In Susruta Samhita, the method of selecting and preserving a dead body for the purpose of its detailed study has also been described. The dead body of an old man or a person who died of a severe disease was generally not considered for studies. The body needed to be perfectly cleaned and then preserved in the bark of a tree. It was then kept in a cage and hidden carefully in a spot in the river. There the current of the river softened it. After seven days it was removed from the river. It was then cleaned with a brush made of grass roots, hair and bamboo. When this was done, every inner or outer part of the body could be seen clearly.
Susruta’s greatest contribution was in the fields of Rhinoplasty (plastic surgery) and Ophthalmic surgery (removal of cataracts). In those days, cutting of nose and/or ears was a common punishment. Restoration of these or limbs lost in wars was a great blessing. In Susruta Samhita, there is a very accurate step-by-step description of these operations. Surprisingly, the steps followed by Susruta are strikingly similar to those followed by modern surgeons while doing plastic surgery. Susruta Samhita also gives a description of 101 instruments used in surgery. Some serious operations performed included taking foetus out of the womb, repairing the damaged rectum, removing stone from the bladder, etc. Does it not sound interesting and wonderful?
Charak is considered the father of ancient Indian science of medicine. He was the Raj Vaidya (royal doctor) in the court of Kanishka. His Charak Samhita is a remarkable book on medicine. It has the description of a large number of diseases and gives methods of identifying their causes as well as the method of their treatment. He was the first to talk about digestion, metabolism and immunity as important for health and so medical science. In Charak Samhita, more stress has been laid on removing the cause of disease rather than simply treating the illness. Charak also knew the fundamentals of Genetics. Don’t you find it fascinating that thousands of years back, medical science was at such an advanced stage in India.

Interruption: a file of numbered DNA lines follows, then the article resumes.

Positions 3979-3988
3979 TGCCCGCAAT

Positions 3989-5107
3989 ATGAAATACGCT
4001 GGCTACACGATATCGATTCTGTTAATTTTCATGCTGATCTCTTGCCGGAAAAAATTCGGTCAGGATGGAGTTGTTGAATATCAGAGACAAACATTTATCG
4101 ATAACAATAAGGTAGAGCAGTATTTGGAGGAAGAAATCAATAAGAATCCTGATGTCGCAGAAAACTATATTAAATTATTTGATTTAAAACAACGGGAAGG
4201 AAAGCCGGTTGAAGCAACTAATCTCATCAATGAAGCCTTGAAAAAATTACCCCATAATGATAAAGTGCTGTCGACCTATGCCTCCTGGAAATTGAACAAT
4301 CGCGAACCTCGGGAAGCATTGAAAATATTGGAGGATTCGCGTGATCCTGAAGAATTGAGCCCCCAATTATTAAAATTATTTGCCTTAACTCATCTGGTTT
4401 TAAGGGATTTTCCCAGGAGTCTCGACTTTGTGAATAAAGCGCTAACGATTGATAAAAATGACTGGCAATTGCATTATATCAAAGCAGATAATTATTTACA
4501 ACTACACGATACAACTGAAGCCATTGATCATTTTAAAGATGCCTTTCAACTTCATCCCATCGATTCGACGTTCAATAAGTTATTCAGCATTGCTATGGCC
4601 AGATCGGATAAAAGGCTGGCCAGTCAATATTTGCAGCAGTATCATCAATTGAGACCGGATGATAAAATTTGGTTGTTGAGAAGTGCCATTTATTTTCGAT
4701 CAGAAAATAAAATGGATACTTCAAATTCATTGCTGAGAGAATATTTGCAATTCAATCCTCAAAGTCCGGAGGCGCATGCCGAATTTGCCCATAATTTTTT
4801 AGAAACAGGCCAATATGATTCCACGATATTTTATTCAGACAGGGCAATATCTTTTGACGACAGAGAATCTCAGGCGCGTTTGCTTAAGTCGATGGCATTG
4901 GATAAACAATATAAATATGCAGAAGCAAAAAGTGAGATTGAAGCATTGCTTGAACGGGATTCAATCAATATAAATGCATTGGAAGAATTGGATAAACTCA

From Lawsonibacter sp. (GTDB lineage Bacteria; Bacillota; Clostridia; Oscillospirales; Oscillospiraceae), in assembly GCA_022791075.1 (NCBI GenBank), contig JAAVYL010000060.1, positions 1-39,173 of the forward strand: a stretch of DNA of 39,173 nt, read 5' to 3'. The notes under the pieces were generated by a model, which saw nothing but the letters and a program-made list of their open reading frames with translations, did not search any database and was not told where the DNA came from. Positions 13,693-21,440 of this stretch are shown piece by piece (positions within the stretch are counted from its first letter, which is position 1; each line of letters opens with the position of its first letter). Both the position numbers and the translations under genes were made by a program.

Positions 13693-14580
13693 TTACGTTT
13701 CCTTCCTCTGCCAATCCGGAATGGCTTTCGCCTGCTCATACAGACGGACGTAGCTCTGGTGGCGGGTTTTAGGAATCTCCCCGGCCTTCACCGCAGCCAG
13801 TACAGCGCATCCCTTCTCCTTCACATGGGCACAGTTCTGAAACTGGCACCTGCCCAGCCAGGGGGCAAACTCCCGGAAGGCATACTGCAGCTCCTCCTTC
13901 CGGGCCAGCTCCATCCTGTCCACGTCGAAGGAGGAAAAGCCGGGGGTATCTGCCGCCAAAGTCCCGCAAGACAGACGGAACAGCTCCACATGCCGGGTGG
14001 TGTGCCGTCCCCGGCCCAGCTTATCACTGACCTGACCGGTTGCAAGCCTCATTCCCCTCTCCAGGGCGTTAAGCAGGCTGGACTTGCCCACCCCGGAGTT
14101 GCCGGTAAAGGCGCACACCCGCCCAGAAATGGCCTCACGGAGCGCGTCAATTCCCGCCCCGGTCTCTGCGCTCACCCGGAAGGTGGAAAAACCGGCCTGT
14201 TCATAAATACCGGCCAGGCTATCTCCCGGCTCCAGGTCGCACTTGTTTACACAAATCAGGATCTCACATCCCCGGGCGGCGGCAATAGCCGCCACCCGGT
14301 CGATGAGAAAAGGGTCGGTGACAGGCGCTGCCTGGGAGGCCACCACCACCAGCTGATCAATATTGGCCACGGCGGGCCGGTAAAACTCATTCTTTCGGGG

Yoga and Patanjali
The science of Yoga was developed in ancient India as an allied science of Ayurveda for healing without medicine at the physical and mental level. The term Yoga has been derived from the Sanskrit work Yoktra. Its literal meaning is “yoking the mind to the inner self after detaching it from the outer subjects of senses”. Like all other sciences, it has its roots in the Vedas. It defines chitta i.e. dissolving thoughts, emotions and desires of a person’s consciousness and achieving a state of equilibrium. It sets in to motion the force that purifies and uplifts the consciousness to divine realization. Yoga is physical as well as mental. Physical yoga is called Hathyoga. Generally, it aims at removing a disease and restoring healthy condition to the body. Rajayoga is mental yoga. Its goal is self realization and liberation from bondage by achieving physical mental, emotional and spritiual balance.
Yoga was passed on by word of mouth from one sage to another. The credit of systematically presenting this great science goes to Patanjali. In the Yoga Sutras of Patanjali, Aum is spoken of as the symbol of God. He refers to Aum as a cosmic sound, continuously flowing through the ether, fully known only to the illuminated. Besides Yoga Sutras, Patanjali also wrote a work on medicine and worked on Panini’s grammar known as Mahabhasaya.
This post is a spell of inspiration from Khurshed Batliwala or “Bawa” as he is fondly known.